Publication Details

Integrated Landscape Investment in Kenya

The state of the policy environment and financing innovations

Authors

Date

March 18, 2016

Short Summary

A snapshot of the successes, challenges, and innovations in investment in ILM in Kenya.

Summary

In this paper we provide a snapshot of the successes, challenges, and innovations in investment in ILM in Kenya. Our assessment focuses on three key areas: 1) analyzing the enabling policy and legal context for ILM; 2) understanding investors in ILM and their roles; and 3) describing different modalities of investment in ILIs.

Integration for success

Policymakers and land managers are increasingly challenged by the inter-related impacts of ecosystem degradation, climate change, resource scarcity, poverty and food insecurity. In many cases, these risks cannot be mitigated only through on-farm management or supply chain programs, and must be dealt with at the landscape scale through partnerships in which all relevant stakeholders collaborate to achieve inter-related objectives.

This type of coordinated partnership at a landscape scale is referred to broadly as Integrated Landscape Management (ILM).

A positive example with room for improvement

Kenya is a leader within Africa on ILM, with 15 integrated landscape initiatives identified in a continent-wide review. However, as the country’s economy grows and resource conflicts increase, even more investments will need to be made within an integrated landscape context. Moreover, the adoption of Kenya’s new Constitution in 2010 has resulted in many changes to the public institutional structure, which may enhance the coordination of investments for multiple landscape benefits.

Investment coordination that works

Economic growth and investment have also been associated with conflicts over natural resources in some parts of the country. While Kenya’s ecological footprint per person is low by global standards, the country continues to move into a state of ‘ecological overshoot’ in which natural resources are depleted faster than they are regenerated (GFN 2015; Goldfinger et al. 2008).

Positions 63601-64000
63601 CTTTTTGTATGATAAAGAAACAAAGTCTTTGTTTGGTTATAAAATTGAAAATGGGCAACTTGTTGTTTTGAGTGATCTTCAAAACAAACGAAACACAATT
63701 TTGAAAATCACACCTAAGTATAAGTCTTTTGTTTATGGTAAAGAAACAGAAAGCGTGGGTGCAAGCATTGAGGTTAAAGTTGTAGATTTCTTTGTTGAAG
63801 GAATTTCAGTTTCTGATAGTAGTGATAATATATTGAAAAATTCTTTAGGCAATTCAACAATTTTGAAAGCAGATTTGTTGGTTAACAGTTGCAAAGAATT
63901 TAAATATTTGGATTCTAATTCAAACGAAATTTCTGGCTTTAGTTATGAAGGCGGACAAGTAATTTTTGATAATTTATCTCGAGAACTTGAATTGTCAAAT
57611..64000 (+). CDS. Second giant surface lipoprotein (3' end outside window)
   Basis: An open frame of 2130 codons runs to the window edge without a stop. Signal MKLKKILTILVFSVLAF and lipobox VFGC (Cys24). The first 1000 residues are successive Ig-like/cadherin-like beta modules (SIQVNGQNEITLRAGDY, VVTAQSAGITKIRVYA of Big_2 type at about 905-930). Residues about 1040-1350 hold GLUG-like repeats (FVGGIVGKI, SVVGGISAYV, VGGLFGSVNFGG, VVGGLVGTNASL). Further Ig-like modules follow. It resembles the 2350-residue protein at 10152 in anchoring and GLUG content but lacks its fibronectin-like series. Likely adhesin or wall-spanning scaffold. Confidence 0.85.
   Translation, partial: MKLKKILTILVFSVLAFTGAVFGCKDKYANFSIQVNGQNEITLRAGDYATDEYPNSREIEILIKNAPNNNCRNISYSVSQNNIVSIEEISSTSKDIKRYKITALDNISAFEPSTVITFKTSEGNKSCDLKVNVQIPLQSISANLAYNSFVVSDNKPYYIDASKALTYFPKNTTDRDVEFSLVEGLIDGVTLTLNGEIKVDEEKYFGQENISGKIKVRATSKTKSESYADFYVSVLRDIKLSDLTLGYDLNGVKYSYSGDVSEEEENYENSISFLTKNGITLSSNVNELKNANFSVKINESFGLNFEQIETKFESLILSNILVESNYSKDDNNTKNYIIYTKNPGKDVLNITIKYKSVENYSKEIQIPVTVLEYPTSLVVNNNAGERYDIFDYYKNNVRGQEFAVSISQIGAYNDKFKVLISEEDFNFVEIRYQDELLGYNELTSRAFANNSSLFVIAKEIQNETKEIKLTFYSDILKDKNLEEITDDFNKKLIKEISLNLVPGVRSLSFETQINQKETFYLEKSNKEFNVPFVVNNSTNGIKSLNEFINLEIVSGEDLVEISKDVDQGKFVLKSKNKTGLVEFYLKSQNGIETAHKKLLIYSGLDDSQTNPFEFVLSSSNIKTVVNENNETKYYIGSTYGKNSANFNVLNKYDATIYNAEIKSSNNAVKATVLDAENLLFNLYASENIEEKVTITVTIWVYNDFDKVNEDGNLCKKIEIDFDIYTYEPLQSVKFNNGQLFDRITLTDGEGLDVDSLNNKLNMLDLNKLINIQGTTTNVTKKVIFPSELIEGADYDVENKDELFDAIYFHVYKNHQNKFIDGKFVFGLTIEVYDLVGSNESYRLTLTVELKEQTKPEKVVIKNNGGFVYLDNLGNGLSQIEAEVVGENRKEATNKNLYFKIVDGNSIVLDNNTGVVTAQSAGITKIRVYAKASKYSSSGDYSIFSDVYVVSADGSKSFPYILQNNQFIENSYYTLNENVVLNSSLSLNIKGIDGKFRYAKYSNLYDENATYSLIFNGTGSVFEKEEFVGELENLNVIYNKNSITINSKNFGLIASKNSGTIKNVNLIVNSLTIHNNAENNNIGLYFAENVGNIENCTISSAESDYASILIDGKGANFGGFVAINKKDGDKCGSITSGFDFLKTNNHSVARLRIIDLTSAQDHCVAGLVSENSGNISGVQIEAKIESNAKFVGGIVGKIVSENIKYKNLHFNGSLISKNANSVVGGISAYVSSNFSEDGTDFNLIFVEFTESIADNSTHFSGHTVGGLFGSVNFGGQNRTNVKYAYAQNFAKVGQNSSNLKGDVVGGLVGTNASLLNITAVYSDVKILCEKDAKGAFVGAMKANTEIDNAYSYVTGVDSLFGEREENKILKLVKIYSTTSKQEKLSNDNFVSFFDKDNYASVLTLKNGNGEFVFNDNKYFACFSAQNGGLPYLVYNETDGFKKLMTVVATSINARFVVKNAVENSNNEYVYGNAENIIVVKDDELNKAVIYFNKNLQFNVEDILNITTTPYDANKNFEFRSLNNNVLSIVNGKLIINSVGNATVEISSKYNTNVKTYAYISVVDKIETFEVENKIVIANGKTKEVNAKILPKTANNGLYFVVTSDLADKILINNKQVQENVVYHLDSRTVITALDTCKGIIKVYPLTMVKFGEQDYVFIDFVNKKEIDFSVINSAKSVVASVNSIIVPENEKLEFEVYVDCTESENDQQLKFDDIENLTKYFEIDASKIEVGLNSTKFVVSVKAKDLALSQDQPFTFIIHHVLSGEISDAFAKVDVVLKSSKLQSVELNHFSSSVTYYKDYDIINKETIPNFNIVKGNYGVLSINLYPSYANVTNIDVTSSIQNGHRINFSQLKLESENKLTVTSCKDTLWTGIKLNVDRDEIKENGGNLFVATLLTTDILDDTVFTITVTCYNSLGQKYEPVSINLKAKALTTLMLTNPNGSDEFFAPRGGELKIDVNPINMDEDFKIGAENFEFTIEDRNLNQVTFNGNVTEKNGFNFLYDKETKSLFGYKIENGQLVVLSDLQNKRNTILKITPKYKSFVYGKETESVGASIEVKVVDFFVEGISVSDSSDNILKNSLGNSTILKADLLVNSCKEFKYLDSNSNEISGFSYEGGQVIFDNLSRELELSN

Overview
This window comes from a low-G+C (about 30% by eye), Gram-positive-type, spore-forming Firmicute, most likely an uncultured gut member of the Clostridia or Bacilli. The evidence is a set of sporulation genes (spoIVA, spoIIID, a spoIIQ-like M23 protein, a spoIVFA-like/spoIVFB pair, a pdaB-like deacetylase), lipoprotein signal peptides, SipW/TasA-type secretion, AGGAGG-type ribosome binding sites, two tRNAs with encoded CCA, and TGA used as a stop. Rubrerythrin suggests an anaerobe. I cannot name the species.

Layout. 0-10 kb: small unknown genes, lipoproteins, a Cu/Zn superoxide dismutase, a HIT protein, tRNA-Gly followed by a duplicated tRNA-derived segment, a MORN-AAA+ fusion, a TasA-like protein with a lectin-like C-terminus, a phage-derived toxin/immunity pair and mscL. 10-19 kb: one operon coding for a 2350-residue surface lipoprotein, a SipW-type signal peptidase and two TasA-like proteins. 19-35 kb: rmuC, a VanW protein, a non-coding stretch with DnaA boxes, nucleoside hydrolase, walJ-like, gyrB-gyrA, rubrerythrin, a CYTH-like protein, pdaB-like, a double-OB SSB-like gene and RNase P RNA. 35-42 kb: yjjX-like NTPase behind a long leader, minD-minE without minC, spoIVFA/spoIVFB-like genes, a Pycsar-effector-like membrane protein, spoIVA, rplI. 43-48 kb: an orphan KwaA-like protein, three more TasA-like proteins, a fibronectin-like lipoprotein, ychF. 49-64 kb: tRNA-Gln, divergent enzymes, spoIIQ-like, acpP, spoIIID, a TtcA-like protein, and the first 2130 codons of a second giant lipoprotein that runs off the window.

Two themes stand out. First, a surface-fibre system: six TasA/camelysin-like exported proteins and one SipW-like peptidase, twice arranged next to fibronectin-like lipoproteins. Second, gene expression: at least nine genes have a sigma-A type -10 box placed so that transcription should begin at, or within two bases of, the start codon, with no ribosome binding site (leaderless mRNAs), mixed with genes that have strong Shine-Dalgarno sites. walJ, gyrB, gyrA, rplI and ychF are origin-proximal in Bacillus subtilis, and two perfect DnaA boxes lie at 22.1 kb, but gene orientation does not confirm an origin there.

To reduce this pressure from development, far more investments will need to be deployed within an integrated landscape context. Understanding how to facilitate and coordinate these investments at a landscape scale will be important to ensure that growth occurs in a way that maintains ecosystem services and supports the lives and livelihoods of smallholder producers

Recommendations

National government

  • Improve inter-ministerial and agency coordination
  • Catalyze asset investment
  • Clarify policy and law on relevant financial mechanisms

County government

  • Build capacity for intergovernmental coordination at county level
  • Use integrated planning processes as a means of coordinating investments

Private sector

  • Include landscape criteria when designing investments
  • Engage with landscape stakeholders when investing

Landscape initiative leaders

  • Clarify the business case for landscape investment
  • Seek sustainable financing for multi-stakeholder platform
  • Develop a long-term financing strategy

Donors

  • Improve donor coordination at landscape and county levels
  • Provide catalytic financing to attract appropriate private sector investment
  • Increase funding for integrated programs

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